Standard Chartered soft commodity loan to boost Asia-Africa trade

Export Trading Group receives a $120 million structured loan for trade in Asia and Africa from Standard Chartered and the IFC.
Kenyan maize growers will benefit from Standard Chartered's structured trade loan. (Source: AFP)
Kenyan maize growers will benefit from Standard Chartered's structured trade loan. (Source: AFP)

Rising Asia-Africa trade flows have received their latest boost with a $120 million structured syndicated trading loan to agricultural commodity dealer Export Trading Group by Standard Chartered Bank and partially guaranteed by the International Finance Corporation (IFC).

Tanzania-based Export Trading, one of the largest agricultural supply chain companies in Africa, will use the funds to finance trade in soft commodities, including maize and soybeans. 80% will be used for flows within Africa and 20% for trade with China and India. Jean Craven, head of corporate finance at the company, said the percentage of funds used for trade with Asia will increase over time.

Standard Chartered is the mandated lead arranger of the structured loan and the IFC will guarantee 50% of the deal. The World Bank Group company originally approved it in December 2009, but Standard Chartered's participation was not confirmed until last week. The loan is a revolving facility and will be available to Export Trading for 12 months.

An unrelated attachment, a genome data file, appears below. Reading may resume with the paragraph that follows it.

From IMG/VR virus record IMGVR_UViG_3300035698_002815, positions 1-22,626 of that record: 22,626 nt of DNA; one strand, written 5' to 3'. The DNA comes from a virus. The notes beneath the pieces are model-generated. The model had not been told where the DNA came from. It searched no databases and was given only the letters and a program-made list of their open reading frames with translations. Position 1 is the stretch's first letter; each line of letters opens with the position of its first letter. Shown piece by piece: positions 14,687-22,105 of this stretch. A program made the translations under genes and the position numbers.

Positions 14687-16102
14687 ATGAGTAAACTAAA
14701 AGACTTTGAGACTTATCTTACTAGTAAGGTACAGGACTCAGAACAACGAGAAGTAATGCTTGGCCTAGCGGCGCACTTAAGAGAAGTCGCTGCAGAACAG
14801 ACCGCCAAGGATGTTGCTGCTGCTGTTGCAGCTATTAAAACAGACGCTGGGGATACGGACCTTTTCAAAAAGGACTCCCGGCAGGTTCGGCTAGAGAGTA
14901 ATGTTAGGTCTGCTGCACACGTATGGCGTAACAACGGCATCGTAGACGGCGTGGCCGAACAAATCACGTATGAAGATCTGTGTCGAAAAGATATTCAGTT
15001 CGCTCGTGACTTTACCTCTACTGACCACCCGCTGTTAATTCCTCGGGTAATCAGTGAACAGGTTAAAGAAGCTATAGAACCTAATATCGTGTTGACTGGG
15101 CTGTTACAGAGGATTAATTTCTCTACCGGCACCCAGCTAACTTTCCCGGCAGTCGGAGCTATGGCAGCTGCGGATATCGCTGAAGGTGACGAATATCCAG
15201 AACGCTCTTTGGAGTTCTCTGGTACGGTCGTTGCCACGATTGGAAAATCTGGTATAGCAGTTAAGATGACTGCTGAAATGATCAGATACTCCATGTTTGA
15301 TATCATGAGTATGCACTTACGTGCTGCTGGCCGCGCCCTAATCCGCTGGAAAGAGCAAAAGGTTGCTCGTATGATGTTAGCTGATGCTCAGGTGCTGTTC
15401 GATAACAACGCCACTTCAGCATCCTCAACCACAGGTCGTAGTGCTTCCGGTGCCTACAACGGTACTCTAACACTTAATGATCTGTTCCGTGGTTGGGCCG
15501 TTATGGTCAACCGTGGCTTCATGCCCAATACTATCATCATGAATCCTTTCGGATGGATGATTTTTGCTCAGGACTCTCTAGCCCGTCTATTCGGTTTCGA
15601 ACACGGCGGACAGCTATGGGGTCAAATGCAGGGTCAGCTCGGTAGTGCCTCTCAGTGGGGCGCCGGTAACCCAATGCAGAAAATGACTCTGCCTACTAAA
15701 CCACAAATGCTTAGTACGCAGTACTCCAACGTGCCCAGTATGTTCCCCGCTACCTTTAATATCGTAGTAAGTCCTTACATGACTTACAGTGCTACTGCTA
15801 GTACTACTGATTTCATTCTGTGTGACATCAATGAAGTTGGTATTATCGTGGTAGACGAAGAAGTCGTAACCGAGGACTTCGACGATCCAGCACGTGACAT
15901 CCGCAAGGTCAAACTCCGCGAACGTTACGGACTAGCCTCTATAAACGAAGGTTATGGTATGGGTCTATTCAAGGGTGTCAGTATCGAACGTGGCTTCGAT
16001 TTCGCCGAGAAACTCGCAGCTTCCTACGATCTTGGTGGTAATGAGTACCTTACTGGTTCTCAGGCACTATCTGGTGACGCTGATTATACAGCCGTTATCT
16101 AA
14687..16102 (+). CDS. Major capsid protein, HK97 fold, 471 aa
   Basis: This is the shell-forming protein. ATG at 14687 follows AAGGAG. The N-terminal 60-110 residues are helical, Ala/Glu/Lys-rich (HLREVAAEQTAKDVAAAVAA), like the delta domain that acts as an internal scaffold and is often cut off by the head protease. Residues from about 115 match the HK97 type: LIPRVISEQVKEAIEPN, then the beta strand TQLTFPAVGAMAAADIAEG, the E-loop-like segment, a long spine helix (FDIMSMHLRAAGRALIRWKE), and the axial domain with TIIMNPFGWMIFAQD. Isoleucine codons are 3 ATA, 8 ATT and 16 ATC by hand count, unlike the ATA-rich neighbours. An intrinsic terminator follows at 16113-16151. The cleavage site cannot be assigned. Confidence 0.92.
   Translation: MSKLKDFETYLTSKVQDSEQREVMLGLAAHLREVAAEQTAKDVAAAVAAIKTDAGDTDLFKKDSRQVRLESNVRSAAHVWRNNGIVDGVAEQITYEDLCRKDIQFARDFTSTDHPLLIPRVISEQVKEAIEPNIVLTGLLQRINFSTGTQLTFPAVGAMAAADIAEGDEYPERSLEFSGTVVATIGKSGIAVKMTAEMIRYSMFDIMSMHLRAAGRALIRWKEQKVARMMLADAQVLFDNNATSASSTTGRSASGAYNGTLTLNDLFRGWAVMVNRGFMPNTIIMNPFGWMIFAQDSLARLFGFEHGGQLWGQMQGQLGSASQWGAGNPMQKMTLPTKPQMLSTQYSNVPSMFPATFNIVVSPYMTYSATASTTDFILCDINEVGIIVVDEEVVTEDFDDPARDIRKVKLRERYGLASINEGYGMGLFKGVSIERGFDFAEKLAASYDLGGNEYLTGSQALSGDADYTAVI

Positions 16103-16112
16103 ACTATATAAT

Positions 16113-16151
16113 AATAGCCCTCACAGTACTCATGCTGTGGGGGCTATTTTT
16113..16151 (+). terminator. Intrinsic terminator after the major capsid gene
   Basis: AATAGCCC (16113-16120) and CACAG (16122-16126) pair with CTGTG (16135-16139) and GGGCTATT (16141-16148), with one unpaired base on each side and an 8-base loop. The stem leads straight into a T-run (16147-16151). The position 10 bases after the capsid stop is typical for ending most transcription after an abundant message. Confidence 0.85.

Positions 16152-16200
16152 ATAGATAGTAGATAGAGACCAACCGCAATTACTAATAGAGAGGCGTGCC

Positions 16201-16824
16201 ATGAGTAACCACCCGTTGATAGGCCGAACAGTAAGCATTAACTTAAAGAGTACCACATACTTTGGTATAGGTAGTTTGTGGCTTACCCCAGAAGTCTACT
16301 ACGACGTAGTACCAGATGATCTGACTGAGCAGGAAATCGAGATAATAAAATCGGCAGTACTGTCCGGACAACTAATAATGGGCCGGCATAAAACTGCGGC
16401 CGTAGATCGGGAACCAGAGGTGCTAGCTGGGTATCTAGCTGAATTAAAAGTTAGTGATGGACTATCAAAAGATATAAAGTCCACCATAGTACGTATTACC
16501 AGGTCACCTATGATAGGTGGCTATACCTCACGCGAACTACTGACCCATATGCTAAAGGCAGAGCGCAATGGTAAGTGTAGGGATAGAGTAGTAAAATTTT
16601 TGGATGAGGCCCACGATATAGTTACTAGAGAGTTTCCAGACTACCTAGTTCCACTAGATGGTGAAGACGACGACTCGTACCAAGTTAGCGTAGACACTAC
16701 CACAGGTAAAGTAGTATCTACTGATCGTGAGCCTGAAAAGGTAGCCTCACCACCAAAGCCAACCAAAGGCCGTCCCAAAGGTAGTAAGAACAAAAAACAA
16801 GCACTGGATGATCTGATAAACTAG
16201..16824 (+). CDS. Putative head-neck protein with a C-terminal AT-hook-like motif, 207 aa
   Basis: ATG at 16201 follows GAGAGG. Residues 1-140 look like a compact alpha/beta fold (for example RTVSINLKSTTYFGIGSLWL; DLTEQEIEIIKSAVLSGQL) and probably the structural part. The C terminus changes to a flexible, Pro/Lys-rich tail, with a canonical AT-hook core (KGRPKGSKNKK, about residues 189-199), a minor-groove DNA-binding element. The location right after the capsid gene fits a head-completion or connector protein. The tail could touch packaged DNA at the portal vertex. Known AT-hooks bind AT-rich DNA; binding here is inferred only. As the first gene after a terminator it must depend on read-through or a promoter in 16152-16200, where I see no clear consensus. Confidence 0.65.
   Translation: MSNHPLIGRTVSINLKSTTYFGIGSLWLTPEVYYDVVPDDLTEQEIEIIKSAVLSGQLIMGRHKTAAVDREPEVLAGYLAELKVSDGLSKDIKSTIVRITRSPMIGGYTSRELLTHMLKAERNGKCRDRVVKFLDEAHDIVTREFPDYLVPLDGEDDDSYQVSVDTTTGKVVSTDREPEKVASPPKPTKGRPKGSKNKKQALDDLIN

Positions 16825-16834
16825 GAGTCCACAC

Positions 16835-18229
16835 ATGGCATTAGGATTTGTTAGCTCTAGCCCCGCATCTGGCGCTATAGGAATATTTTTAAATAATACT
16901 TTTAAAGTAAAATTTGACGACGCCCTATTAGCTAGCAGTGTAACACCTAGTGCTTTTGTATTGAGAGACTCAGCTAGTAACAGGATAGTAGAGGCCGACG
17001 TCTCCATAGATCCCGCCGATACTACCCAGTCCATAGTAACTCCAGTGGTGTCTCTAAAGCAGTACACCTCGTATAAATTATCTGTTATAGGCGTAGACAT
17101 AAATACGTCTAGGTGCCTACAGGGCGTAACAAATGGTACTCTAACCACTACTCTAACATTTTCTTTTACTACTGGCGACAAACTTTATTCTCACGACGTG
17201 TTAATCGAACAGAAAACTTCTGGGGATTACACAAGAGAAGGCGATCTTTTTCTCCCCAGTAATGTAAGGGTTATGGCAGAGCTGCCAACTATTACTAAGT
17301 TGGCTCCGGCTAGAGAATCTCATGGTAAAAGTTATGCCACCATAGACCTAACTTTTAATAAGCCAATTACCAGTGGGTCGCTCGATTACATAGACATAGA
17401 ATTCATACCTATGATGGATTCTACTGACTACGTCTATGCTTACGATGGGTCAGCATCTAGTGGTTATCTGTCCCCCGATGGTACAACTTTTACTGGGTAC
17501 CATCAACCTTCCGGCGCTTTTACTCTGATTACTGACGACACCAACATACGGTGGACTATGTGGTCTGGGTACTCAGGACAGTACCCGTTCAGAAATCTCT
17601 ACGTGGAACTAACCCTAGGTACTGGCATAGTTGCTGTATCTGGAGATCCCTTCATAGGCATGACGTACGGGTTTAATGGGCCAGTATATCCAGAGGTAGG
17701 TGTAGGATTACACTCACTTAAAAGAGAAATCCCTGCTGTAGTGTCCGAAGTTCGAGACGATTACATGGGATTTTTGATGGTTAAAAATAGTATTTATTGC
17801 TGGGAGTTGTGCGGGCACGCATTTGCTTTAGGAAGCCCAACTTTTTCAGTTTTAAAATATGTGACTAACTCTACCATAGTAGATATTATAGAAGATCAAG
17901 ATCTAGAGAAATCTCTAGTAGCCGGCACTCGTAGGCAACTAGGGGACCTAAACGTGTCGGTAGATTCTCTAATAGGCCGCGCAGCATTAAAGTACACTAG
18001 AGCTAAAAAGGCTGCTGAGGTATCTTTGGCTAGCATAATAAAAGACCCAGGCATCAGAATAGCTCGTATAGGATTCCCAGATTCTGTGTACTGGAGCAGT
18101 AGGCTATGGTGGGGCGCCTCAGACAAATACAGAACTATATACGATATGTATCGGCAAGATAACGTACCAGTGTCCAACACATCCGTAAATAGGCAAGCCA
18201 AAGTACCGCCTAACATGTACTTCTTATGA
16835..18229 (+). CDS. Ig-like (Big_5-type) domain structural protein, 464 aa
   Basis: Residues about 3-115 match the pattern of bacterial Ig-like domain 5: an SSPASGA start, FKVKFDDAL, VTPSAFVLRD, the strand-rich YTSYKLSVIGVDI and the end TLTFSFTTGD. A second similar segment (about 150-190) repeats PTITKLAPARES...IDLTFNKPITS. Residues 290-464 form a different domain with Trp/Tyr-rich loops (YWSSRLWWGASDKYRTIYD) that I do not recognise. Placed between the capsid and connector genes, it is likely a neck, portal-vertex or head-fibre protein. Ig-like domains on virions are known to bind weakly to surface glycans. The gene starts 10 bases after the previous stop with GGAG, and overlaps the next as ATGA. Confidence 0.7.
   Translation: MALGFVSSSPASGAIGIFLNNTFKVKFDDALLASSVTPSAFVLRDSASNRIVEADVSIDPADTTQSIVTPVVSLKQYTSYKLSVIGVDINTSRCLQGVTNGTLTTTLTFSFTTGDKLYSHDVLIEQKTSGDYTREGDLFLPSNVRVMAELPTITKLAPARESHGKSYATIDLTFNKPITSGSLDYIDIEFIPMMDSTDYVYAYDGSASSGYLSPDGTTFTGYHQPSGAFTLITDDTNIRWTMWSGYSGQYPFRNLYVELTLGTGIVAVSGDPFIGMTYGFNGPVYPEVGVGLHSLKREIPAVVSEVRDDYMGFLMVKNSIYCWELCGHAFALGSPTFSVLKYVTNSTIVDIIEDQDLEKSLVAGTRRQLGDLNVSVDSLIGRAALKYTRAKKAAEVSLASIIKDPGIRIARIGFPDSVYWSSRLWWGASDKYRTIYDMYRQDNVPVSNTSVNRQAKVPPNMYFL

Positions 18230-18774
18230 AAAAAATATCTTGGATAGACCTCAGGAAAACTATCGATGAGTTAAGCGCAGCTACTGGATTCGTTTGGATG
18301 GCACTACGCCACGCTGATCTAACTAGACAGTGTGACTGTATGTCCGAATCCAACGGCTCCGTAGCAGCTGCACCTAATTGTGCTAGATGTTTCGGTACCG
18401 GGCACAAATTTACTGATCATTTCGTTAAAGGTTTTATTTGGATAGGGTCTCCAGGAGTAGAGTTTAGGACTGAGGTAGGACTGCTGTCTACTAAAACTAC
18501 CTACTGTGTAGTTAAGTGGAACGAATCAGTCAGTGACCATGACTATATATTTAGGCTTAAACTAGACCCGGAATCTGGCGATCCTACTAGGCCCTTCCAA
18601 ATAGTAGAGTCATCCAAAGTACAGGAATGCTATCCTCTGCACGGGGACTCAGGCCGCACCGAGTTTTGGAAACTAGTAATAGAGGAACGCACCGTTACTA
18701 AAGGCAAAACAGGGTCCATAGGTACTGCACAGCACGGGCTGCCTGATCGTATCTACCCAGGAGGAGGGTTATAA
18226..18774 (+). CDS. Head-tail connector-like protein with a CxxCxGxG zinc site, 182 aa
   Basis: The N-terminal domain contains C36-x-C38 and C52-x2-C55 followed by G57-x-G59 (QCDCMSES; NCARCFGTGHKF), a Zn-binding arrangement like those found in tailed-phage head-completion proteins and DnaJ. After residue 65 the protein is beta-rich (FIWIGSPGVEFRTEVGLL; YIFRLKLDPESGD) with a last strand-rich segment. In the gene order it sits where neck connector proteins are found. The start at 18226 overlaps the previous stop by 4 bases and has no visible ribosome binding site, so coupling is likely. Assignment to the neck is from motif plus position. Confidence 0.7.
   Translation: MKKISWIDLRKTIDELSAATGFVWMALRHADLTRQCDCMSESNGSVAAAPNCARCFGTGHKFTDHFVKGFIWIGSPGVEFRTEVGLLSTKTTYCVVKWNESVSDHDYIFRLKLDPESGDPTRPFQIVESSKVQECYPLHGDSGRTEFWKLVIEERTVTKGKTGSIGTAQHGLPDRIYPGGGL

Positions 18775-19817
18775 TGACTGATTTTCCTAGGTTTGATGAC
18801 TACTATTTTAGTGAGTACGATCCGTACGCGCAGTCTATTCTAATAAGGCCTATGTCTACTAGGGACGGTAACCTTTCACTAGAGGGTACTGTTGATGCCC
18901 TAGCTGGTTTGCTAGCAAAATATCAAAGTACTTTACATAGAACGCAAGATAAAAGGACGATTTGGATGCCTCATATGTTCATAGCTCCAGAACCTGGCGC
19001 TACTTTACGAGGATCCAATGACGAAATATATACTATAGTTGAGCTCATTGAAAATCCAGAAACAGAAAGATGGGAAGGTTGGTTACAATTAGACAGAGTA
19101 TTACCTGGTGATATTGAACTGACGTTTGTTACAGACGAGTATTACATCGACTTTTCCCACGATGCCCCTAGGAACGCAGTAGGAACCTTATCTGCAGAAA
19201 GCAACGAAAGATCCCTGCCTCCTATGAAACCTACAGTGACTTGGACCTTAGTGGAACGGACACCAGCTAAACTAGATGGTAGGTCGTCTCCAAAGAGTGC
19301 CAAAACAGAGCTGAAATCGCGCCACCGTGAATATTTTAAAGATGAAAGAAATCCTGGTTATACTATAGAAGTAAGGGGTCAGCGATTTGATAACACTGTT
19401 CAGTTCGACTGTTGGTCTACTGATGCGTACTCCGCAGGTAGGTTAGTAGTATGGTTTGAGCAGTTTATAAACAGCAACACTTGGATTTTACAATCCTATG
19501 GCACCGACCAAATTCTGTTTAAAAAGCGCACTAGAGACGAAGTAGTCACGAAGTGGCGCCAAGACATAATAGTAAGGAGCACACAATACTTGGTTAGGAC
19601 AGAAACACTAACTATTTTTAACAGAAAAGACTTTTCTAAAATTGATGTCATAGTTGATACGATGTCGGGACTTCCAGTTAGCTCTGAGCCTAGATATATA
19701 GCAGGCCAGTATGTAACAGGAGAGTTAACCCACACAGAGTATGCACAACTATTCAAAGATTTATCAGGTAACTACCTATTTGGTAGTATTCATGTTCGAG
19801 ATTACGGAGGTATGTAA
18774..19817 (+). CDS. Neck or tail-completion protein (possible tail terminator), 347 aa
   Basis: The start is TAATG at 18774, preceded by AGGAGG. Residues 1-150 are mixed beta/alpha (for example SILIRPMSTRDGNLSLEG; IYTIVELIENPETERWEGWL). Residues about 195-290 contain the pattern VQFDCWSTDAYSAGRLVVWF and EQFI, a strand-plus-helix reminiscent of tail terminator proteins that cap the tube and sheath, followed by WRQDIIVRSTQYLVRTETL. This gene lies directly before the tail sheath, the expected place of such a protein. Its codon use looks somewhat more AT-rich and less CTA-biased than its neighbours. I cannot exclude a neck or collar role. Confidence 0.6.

"This deal demonstrates Standard Chartered Bank's commitment to the development of the agricultural sector across Africa," said Anil Dua, head of origination and client coverage for Africa at the bank. This is in line with the IFC's goal to send the market positive signals about the state of African agribusiness, according to its website.

The agency also said the loan guarantee would support small African farmers' access to markets and create new jobs.

Structured trade deals between Asia and Africa are on the rise. Ong Tee Chong, head of structured trade finance for Asia at South Africa's Standard Bank, said that the products were increasingly popular with traders on both sides of the Indian Ocean because of a lack of "mutual understanding" in an interview last year. Last October, the institution signed a $150 million loan agreement with the Japan Bank of International Cooperation to boost access to trade finance in Africa.

Standard Chartered has structured a number of trade finance facilities between Africa and Asia during the past 12 months. Deals include a $250 million import facility for telecom equipment from China to East Africa, a €143 million cement export facility for cement from Nigeria to China and a $40 million import facility for rice from India to West Africa.

Craven said Export Trading mainly imports fertiliser from China and maize and rice from India. In terms of exports, he said pulses, edible beans and sesame are sent to Asia on a "large scale".

Trade between China and Africa rose 58% year-on-year during the period from January to September 2008 (the most recently available data), totalling $92.7 billion. Between India and Africa, it totalled $13.8 billion from April to September 2009; which was 45.4% of the total for the 2008 fiscal year. 

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